Already fully enrapt, I nearly collapsed when he showed me how to clean it.  He filled it half-way with warm water and added two drops of dish soap.  Running the pre-programmed cleaning cycle, which takes just one minute, it was sparkling (needing only to have the suds rinsed out).  No dismantling.  No screwing and unscrewing.  Heaven help me, I was a goner.

Since receiving this magnificent piece of machinery, I have used it every single day.  My All-Clad 7-Qt. Deluxe Slow Cooker is starting to get jealous, but I don’t care.  I’m in love.

Now, I’m going to do the second thing I’ve never done in this blog:  I’m going to give you a recipe.  It’s for my Carrot-Orange Soup, based on a recipe from the original Silver Palate Cookbook.  The ingredients are basically the same, but the proportions and method are mine. Here goes…

Anita's Pro 750 Carrot-Orange Soup

Anita’s Pro 750 Carrot-Orange Soup

 1 tablespoon of butter

1 tablespoon of olive oil

1 large Vidalia onion, peeled and cut in half

4 gigantic carrots, peeled and cut into thirds

2 cups chicken or vegetable stock (divided)

1 medium orange

1 cup orange juice

Salt and pepper to taste

 

Options:

 ½ cup toasted papitas (hulled pumpkin seeds)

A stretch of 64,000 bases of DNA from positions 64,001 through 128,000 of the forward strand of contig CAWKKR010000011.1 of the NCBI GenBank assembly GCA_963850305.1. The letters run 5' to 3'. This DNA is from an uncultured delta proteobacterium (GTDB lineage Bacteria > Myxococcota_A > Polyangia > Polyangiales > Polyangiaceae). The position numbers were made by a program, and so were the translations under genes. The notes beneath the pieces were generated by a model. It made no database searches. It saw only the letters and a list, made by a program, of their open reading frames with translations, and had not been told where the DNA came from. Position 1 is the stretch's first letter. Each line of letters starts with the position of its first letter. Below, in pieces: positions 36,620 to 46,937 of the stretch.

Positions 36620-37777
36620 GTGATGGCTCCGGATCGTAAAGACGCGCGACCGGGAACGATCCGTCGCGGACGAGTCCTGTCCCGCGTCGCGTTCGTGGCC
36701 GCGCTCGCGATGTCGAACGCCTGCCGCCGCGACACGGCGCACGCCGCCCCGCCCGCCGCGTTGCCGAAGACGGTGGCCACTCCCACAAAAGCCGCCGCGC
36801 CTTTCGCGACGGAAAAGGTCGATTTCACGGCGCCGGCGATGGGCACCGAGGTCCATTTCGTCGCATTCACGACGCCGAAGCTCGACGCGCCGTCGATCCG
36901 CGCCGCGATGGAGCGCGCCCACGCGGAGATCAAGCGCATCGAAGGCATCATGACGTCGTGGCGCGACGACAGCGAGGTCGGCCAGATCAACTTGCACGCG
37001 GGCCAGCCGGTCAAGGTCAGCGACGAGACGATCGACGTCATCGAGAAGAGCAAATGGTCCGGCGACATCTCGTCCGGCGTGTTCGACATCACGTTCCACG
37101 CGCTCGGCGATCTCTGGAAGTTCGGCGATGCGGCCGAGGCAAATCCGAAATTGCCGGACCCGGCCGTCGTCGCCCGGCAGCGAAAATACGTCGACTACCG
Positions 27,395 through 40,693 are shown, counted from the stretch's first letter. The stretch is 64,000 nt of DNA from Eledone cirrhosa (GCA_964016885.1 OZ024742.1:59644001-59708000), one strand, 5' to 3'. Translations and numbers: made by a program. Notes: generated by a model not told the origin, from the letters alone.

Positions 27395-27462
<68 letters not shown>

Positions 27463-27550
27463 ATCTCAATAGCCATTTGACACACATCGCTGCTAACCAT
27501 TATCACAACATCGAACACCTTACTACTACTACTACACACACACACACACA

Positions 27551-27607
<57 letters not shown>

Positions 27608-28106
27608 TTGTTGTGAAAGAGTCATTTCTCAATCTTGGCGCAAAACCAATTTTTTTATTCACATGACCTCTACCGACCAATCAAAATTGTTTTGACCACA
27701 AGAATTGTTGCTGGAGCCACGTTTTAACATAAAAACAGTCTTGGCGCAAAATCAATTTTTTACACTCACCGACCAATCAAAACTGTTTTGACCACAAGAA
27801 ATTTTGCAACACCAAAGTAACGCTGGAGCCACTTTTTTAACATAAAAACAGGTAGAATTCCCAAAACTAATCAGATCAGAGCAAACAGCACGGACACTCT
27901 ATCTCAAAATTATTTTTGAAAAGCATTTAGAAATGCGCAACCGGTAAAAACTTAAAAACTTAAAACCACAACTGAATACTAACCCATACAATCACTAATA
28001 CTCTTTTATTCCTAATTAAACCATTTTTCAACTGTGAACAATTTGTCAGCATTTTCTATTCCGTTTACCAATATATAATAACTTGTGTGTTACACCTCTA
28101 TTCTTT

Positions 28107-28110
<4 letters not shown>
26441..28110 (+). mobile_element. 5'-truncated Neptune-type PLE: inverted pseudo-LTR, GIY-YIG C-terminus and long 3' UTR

fresh orange zest

2 teaspoons mild curry powder

1” chunk of fresh ginger (peeled)

Method:

In a large saucepan, heat the oil and butter over medium heat.  While waiting for the butter to melt, place half the stock, onion and carrots into the Vitamix  Pro 750 (if you’re using ginger, throw that in there, too).  Turn the dial to “1” and pulse about 5 times to pulverize the onions and carrots (some chunks might remain.  That’s OK).  Add the carrot/onion blend to the oil/butter mixture (if using curry, stir it in now).  Squeeze in the juice of the orange.  Cook over medium heat for about 5 minutes.  Pour the whole kit and caboodle back into the Vitamix, add remaining stock, and run the pre-programmed “soup” function.  When the machine stops running, stir in the orange juice by hand and divide into serving bowls.  Garnish with the orange zest and papitas.  I like to serve it with Glutino gluten-free Cheddar crackers. Makes 4 servings.  If you don’t have a Vitamix Professional Series 750, you’ll just have to get one, ‘cuz you can’t borrow mine.